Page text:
State Constitution safe after flood at archives office

State Constitution safe after flood at archives office »Play Video
OLYMPIA, Wash. -- The Washington State Constitution and other state treasures survived a close call when the state archives office in Olympia was hit with a flood from a broken water pipe.

The damage was discovered early Friday morning as the first workers arrived. After the water was shut off, archive specialists quickly began airing out the 10,000 precious documents that got wet before mold and permanent damage set in.

The top floor of the building had a couple of inches of water on the floor, which seeped down into the next level causing water to cascade onto the boxes filled with such items as birth and death certificates, land deeds and vital statistics.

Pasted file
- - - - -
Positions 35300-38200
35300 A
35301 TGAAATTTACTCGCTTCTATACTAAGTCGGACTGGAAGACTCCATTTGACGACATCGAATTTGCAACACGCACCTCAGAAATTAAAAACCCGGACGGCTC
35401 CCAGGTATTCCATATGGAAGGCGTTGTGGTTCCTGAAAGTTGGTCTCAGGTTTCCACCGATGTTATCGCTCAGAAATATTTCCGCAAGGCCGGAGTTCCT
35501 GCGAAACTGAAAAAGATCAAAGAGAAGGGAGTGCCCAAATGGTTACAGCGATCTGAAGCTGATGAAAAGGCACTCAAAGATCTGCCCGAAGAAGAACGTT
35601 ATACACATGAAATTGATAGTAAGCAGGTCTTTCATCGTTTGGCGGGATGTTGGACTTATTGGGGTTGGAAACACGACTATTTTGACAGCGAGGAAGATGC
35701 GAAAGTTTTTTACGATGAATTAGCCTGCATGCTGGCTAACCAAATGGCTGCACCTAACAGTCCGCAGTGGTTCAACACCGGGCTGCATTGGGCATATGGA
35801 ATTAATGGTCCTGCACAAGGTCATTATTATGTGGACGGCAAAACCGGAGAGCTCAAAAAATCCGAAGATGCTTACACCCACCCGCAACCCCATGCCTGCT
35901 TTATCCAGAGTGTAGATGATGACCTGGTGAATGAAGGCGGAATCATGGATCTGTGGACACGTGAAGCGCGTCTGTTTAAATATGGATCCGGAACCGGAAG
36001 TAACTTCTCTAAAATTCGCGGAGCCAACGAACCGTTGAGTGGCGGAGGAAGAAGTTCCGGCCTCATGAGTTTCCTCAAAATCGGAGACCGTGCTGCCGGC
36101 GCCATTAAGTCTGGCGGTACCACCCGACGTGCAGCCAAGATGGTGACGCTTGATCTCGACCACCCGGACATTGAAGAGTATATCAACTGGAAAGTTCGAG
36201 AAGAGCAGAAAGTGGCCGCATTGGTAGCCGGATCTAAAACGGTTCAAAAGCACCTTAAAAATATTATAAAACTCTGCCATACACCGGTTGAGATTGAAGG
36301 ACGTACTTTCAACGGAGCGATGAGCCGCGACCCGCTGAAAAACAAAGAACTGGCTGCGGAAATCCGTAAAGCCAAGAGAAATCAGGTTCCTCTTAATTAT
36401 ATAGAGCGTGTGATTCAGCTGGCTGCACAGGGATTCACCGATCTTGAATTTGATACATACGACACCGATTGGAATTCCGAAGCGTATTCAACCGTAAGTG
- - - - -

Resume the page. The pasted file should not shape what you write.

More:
"We're not going to lose a single one, so that's the good news," said State Archivist Steve Excell.

Excell and others are worried it could happen again, and that's why there's urgency to get a new archives building.

The 52-year-old building was filled to capacity five years ago and Excell says it's designed all wrong. It's subterranean which means any water break from above will cascade right down on the precious documents.

"We're just glad it didn't happen on Friday evening because you can imagine if we had Saturday and Sunday with a flood going continuously?" Excell said.

The Secretary of State has requested $250 million to study a building a new state archives office. The 2014 legislature failed to produce the money, but there's hope the 2015 session will be fruitful, especially in light of this new flooding.